According to ABC News, the handgun used in the Lafayette theater shooting this past week was legally purchased. “John Russell Houser, 59, bought the Hi-Point .40-caliber handgun at a pawn shop in Phenix City, Alabama, in February of 2014, Lafayette Police Chief Jim Craft said at a news conference.” It is entirely possible that the pawn shop FFL holder followed all the rules, did a proper background check, and released the firearm in accordance with the laws. That said, the sale was still illegal. Why? One simple reason . . .
In order to purchase the handgun, the person in question would have completed the ATF’s “Firearms Transaction Record” paperwork, affectionately known as an ATF Form 4473. Anyone who has ever bought a gun from a FFL license holder should recognize question 11 (F):
Have you ever been adjudicated mentally defective (which includes a determination by a court, board, commission, or other lawful authority that you are a danger to yourself or to others or are incompetent to manage your own affairs) OR have you ever been committed to a mental institution?
As we already know, the attacker in this case was involuntarily committed to a mental institution after being judged a danger to himself and others in 2008. Legally, the person filling out the form would be required to tick the “YES” box — anything else would constitute a felony, as stated on the declaration that the buyer is required to sign. The problem in this case is that the attacker most likely lied, checked the “NO” box, and the subsequent NICS background check didn’t include that nugget of information.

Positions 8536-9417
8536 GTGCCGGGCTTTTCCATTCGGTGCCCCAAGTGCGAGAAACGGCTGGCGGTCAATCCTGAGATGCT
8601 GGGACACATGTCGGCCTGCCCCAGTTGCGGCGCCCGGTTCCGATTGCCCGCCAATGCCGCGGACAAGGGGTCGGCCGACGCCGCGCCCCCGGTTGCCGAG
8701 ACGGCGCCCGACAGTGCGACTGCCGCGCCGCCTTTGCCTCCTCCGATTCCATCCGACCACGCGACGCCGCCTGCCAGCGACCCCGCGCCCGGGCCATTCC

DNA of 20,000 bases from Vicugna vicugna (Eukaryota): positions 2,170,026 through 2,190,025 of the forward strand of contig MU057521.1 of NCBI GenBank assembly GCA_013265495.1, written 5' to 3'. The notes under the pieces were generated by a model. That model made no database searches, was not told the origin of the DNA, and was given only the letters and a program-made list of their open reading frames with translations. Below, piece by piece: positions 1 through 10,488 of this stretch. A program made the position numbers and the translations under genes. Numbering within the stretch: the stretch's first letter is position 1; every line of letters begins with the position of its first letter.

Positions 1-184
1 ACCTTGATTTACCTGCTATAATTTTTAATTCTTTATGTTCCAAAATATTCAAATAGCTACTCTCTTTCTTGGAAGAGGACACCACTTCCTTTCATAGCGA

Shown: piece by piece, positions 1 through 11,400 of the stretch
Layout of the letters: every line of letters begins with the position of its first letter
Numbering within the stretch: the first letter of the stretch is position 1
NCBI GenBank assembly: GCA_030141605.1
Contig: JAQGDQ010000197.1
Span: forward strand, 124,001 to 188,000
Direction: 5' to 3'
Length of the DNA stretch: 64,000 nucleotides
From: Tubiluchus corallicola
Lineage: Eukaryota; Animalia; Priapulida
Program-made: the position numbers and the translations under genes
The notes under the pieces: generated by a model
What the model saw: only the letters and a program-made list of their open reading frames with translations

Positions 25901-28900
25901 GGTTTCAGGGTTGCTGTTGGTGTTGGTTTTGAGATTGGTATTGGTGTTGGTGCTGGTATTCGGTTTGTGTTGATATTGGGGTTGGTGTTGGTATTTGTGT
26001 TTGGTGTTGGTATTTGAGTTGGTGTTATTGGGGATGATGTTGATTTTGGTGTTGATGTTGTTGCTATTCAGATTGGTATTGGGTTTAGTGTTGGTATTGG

And even if the ATF had discovered Houser’s lie, there’s almost no chance they would have done anything about it.
So this isn’t a story of broken gun laws, but one of a broken system. Just as in the case of the Charleston church shooting, the attacker in question purchased his firearm from a law-abiding gun dealer who dutifully followed the law to the best of their abilities. Where things broke down in both instances was that the NICS system apparently did not have the relevant information at hand, and as a result the individuals (who should have otherwise been barred from purchasing firearms under existing laws) walked out with a brand new handgun.
Despite these two individuals falling through the cracks in the system, that doesn’t make this handgun purchase “legal.” The Lafayette shooter committed a felony when he lied on his ATF Form 4473, and the system simply didn’t have enough information to detect it. So before the rallying cries go up for more gun control laws, can we at least try to fix the existing system? Crazy as that idea might be, it might just work.